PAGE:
How does PGP GPG authentication Work?

When the sender creates the digital signature, PGP GPG first scrunches the message to an 128 bit cryptographic checksum, using MD5 SHA-1. Cryptographic checksum algorithms are constructed so that they are difficult to reverse. That is, given a given cryptographic checksum, it is difficult to find a message that will map to it. RSA DSA encryption is applied to the cryptographic checksum using the user's secret key yielding the digital signature. The digital signature is combined with the original message to create a signed message. Or if the PGP GPG -b switch is specified, the digital signature is kept in a seperate file, called a detached signature.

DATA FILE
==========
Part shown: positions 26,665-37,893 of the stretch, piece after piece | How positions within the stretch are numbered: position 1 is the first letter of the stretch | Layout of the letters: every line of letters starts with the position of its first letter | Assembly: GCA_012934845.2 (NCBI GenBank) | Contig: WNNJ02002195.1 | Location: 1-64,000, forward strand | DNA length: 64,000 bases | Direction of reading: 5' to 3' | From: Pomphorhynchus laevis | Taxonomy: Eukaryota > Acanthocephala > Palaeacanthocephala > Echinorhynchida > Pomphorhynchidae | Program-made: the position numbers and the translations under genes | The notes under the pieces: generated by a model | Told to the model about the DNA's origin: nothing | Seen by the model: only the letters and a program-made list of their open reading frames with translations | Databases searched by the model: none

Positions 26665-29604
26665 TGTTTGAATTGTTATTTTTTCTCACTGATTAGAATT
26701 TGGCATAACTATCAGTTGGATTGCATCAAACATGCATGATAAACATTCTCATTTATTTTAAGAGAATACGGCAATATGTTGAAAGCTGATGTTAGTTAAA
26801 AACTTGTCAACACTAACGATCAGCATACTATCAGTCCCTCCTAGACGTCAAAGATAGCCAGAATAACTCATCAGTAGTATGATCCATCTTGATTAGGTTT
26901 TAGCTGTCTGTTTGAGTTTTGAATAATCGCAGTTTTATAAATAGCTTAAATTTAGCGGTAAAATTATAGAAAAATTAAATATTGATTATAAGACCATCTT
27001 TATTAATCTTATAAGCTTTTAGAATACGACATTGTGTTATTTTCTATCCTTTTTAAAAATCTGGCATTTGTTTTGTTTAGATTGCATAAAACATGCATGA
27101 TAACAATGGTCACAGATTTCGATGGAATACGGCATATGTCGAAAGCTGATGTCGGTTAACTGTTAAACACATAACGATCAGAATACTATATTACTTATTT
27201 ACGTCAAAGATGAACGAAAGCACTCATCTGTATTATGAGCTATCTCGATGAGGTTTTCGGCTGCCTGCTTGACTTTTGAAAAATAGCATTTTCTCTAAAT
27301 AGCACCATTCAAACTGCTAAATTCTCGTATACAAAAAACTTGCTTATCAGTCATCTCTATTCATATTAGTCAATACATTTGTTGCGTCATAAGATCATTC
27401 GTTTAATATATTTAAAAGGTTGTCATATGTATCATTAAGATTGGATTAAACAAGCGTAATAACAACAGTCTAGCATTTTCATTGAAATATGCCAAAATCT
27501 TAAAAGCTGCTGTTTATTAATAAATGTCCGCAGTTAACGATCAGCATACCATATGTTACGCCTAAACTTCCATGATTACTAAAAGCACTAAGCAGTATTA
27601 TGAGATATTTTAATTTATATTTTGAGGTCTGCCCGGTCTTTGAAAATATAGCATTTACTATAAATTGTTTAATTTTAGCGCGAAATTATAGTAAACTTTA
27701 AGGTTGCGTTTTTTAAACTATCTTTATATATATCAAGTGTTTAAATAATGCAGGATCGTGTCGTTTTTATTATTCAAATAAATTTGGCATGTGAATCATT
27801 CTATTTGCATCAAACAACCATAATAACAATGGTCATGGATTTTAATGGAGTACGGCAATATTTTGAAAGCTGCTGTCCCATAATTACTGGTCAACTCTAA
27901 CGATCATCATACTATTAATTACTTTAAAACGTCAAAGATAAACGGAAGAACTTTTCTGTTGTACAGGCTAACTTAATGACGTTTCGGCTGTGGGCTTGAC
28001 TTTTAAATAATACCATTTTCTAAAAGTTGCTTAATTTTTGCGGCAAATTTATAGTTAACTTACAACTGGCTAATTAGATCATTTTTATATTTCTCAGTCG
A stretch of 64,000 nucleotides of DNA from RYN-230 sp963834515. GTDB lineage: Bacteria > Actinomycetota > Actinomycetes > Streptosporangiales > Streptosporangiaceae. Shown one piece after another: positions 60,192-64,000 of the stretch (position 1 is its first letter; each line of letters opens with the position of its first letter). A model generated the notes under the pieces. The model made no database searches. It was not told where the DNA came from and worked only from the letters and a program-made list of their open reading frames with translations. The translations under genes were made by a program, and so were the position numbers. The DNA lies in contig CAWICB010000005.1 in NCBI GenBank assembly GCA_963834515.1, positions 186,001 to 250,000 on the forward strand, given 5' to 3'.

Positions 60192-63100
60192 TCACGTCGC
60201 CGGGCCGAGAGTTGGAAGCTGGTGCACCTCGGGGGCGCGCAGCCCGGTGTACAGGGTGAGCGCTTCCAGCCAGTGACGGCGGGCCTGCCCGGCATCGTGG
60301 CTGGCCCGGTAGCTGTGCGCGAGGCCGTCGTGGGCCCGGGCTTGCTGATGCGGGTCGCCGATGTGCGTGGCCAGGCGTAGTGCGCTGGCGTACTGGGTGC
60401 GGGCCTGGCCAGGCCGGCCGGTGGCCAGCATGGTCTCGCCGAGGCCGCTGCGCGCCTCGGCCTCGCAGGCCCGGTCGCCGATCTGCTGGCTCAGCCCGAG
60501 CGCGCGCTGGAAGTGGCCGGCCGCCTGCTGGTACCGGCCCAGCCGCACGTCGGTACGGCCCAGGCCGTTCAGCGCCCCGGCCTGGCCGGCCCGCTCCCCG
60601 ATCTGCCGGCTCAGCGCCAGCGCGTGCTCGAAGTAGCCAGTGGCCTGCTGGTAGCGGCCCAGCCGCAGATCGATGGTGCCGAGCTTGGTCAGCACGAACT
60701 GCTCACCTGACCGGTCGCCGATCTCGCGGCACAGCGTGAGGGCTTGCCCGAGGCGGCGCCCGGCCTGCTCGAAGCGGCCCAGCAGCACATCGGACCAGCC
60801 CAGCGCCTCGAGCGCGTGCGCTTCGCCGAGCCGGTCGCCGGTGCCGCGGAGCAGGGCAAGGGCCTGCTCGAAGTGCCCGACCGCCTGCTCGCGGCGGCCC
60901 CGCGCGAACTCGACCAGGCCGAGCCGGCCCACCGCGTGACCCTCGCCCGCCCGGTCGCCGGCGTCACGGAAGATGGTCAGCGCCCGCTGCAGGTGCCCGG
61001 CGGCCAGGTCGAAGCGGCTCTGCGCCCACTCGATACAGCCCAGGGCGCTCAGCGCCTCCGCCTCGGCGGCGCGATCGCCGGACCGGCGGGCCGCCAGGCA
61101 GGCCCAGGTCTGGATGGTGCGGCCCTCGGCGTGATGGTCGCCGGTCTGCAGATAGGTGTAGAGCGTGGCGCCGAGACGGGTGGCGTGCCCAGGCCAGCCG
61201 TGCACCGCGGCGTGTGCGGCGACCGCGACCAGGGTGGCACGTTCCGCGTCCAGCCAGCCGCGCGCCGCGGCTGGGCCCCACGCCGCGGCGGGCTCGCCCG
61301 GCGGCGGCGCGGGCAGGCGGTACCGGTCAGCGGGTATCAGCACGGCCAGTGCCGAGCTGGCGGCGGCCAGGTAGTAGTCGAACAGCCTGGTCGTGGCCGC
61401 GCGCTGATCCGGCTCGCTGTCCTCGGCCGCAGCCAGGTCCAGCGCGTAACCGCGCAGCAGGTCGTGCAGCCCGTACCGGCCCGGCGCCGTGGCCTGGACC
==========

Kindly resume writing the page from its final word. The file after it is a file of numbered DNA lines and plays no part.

To check a digital signature, PGP GPG applies RSA DSA decryption using the public key to the signature. It applies MD5 SHA-1 to the message to yield a cryptographic checksum. Since public key decryption is the inverse of secret key encryption, thses two values should be equal. If so, the digital signature checks.

Now let us consider a PGP GPG digital signature from the point of view of a would be forger. How can we create digital signature and a message, that will pass the above test?

  1. We could fix a message, and apply MD5 SHA-1 to get a checksum, and then try to find a digital signature that maps to this checksum under RSA decryption using the public key. This amounts to breaking RSA DSA. Hopefully, this is hard.
  2. We could fix a digital signature and apply RSA DSA decryption, to get a target checksum, and then try to find a message with the required MD5 SHA-1 checksum. This amounts to reversing MD5 SHA-1 algorithm. But MD5 SHA-1 is designed to make this hard.
So in both cases it is hard to forge a digital signature.